In light of the Owen Paterson case – a former Minister found guilty of breaching the lobbying rules while sitting as an MP and acting on behalf of a company paying him £100,000 pa – Professor Robert Barrington‘s twitter thread examines key aspects of the case
What should we make of the Owen Paterson case? In many ways, it seems to illustrate the crisis of standards that is currently undermining democracy in the UK.
Mr Paterson has been found guilty by two stages of the standards system (the House of Commons is still to approve or reject this). The behaviour of which he is accused – and has twice been found guilty – demonstrates the abuse of entrusted power for private gain. If true, it is corrupt: a gross, snout-in-the-trough breach of standards.
Mr Paterson has denied guilt and criticised the process. This seems to show a) at minimum a complete misunderstanding of the rules or b) a deliberate flouting in the hope not to get caught or c) a sense of impunity – the rules don’t matter and getting caught won’t be too painful. In one sense, it is remarkable that he actually managed to break the rules. They are so lax that it is only really egregious behaviour that seems to cross the line.
The deterrent is 30 days’ suspension and possibly a constituency recall vote in a constituency where Mr Paterson has a safe seat with a majority of 22,000. The incentive is a salary of £100,000 pa. Which would you choose?
Individuals can be greedy or make poor judgements. The system of standards is designed to adds checks and balances to individual behaviour. Our UK system depends on a) the Nolan Principles b) a patchwork of standards rules and bodies c) people mostly doing the right thing but resigning honourably if found not to.
The astonishing thing in the Paterson case is not therefore the rotten apple, but the response of his very high-level ‘supporters’ and failure of leadership to put a lid on his and their behaviour.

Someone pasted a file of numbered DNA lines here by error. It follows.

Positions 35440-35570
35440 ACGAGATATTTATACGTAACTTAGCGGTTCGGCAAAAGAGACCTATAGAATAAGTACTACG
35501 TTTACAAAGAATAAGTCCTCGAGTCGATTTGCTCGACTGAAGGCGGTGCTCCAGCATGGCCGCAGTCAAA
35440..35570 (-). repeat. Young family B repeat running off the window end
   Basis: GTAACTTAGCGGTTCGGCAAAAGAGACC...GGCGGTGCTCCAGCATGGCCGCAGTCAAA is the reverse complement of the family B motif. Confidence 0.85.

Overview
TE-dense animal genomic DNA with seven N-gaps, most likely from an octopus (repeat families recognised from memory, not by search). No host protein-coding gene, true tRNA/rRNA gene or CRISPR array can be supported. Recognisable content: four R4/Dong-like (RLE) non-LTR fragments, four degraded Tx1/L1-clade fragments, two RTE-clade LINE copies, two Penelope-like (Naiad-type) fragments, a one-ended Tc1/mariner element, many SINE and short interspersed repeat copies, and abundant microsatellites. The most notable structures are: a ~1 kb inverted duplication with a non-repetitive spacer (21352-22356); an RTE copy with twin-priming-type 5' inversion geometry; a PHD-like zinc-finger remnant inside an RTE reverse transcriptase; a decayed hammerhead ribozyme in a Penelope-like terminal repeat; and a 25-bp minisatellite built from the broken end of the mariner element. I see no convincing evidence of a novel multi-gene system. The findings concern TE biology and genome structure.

There are two ironies here: a) the Committee on Standards in Public Life (CSPL) report came out this very week, warning of decline in standards and proposing improvements to system b) the same ‘supporters’ seem to have been arguing the opposite a few days ago in the Rob Roberts case.
To these, we might add a third irony: that just as the CSPL has rejected strengthening the system too much by adding independent and unelected elements as adjudicators and investigators in case it is seen as undemocratic – Mr Paterson’s supporters are arguing in favour of taking the decision away from the elected representatives and demanding an unelected independent decision-maker. It is hard to avoid the conclusion that there is an effort to change the rules when it suits, with arguments based solely on party or tribal loyalty and not any basis of principles or standards. Perhaps that is the luxury of an 80-seat majority.
What would ‘good’ look like? Here are four suggestions: a) the PM should immediately accept the CSPL’s recommendations b) the PM and senior MPs/former Ministers should publicly deplore Mr Paterson’s behaviour – kindly but firmly due to his personal circumstances c) in this and other cases, the guilty MP should be permanently out of parliament, whether through suspension, ejection or resignation d) in future, no sitting MP should be able to act as a paid lobbyist.
Finally…what of Randox, a company which won £347 million of Covid contracts without a bidding process? An employee broke the rules of democracy on the company’s behalf. Did they know? Did they care? What did they do? Randox should also be investigated, and if the result is unsatisfactory, Randox should face debarment from public contracts. Those who employ lobbyists are part of the picture, just as much as those who lobby and those who are lobbied. There must be transparency at all stages, with proper deterrents when the rules have been broken.
If anyone needed convincing that the UK’s adherence to the Nolan Principles is a) in decline and b) in need of a strengthened system of education, enforcement and sanctions, the Owen Paterson case should clear up any doubts.